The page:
Nuke rivals to resume peace talks
India and Pakistan took a significant step towards resuming their frozen peace dialogue yesterday as their prime ministers held direct talks for the first time in nine months.
During the discussions in the Bhutanese capital Thimphu, which both sides described as positive, the two leaders agreed that their respective foreign ministers would meet soon to draw up a road map for future talks.
The officials would work out "the modalities of restoring trust and confidence in the relationship and thus paving the way for a substantive dialogue on all issues of mutual concern", Indian Foreign Secretary Nirupama Rao told reporters.
Pakistan's Foreign Minister Shah Mehmood Qureshi said the decision not to restrict the agenda of future talks was "a step in the right direction".
Indian Prime Minister Manmohan Singh and his Pakistani counterpart, Yousuf Raza Gilani, met for 90 minutes on the sidelines of the eight-nation South Asian Association for Regional Cooperation (Saarc) summit under way in Thimphu.
India broke off a peace dialogue with Pakistan after the Mumbai attacks November 2008 that left 166 people dead.
Since then, it has repeatedly rebuffed Pakistani calls for a resumption, insisting that Islamabad has not done enough to bring the Pakistan-based militants that India blames for the carnage to justice.
During the talks with Gilani, Rao said the Indian prime minister was "very emphatic that Pakistan has to act, that the terror machine needs to be controlled, needs to be eliminated".
The last time Singh and Gilani sat down together was in July, on the sidelines of a Non-Aligned Movement's summit in Egypt.
That meeting ended with a joint statement that action on terrorism "should not be linked" to peace talks -- a formula that saw Singh pilloried at home for undermining India's insistence that Pakistan must first crack down on militant groups.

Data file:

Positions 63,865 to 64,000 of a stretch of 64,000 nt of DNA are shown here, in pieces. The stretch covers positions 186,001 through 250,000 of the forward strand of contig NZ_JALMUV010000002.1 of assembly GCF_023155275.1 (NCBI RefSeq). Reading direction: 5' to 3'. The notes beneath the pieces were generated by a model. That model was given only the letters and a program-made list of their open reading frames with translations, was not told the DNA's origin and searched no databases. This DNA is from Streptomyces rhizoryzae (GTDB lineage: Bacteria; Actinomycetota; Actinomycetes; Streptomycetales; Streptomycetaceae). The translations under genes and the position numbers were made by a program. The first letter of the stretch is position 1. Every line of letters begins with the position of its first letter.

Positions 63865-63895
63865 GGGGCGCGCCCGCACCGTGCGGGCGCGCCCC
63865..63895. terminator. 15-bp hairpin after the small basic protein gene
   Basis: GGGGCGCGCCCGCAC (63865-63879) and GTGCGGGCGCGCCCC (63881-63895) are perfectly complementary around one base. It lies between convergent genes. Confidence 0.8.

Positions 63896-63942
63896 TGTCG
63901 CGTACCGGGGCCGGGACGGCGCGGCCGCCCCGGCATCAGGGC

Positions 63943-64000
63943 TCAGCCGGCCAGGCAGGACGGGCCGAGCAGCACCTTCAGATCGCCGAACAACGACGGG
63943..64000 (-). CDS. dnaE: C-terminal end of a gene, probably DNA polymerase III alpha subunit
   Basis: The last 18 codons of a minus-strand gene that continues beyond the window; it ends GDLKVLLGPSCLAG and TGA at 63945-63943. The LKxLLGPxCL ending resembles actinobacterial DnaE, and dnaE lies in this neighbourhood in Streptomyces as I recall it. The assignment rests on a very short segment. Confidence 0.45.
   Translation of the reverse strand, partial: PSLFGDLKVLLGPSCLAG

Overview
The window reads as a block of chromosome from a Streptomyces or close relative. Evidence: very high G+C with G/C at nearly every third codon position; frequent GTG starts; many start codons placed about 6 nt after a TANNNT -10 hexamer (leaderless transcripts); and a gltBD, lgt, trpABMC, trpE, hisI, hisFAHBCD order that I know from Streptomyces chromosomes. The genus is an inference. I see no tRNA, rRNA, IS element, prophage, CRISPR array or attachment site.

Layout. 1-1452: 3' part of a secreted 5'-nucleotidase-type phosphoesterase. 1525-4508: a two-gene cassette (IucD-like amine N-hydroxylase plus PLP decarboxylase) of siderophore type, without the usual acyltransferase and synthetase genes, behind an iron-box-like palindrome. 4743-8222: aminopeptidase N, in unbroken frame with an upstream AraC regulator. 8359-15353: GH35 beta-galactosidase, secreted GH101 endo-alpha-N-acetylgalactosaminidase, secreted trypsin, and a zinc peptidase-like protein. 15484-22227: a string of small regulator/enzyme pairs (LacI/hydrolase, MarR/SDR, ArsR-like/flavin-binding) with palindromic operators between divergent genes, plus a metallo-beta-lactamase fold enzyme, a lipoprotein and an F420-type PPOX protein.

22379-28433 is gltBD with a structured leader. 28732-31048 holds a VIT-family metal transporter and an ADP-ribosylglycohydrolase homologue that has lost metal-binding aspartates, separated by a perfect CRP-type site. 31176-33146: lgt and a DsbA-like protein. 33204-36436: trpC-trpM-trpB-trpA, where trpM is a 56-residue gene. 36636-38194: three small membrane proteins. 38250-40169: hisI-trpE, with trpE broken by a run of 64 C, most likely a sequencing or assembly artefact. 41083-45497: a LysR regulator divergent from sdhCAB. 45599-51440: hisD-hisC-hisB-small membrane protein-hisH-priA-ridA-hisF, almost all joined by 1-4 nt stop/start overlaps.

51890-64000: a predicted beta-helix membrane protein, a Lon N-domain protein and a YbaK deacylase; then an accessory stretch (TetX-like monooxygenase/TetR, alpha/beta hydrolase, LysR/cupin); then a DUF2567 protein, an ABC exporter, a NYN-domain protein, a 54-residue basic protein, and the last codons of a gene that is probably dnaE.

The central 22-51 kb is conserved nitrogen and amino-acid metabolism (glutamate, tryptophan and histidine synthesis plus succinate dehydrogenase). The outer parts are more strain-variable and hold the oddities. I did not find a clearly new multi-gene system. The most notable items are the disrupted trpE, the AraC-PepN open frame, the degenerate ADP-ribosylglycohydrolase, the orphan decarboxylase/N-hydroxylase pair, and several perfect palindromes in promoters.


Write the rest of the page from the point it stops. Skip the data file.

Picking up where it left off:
As a result, their next meeting, at the Washington summit earlier this month on nuclear security, went no further than a handshake and a cursory exchange of pleasantries.
In between, the two sides managed a meeting between their senior foreign ministry officials in February, which resulted in little more than a vague pledge to keep the doors to dialogue open.
The talks in Thimphu offered no timetable for when the two foreign ministers would meet, saying only that it would happen "as soon as possible".
Observers believe the decision to talk in Thimphu was forced in part by the annoyance of other SAARC members who feel that Indo-Pakistan tensions have all too often blocked the organisation's efforts to foster regional cooperation.
That sense of frustration was voiced on Tuesday by Saarc's smallest member, the Maldives, whose president, Mohammed Nasheed, broke with protocol, which traditionally precludes public mention of bilateral disputes.
"I hope neighbours can find ways to compartmentalise their differences while finding ways to move forward," Nasheed said in his speech at summit's opening.
"I am of course referring to India and Pakistan. I hope this summit will lead to greater dialogue between them," he said.
The bitter South Asian rivals have fought three wars since the subcontinent's 1947 partition. They are currently locked in a struggle for influence in Afghanistan, which joined Saarc in 2007.
The organisation's membership comprises Afghanistan, Bangladesh, Bhutan, India, the Maldives, Nepal, Pakistan and Sri Lanka.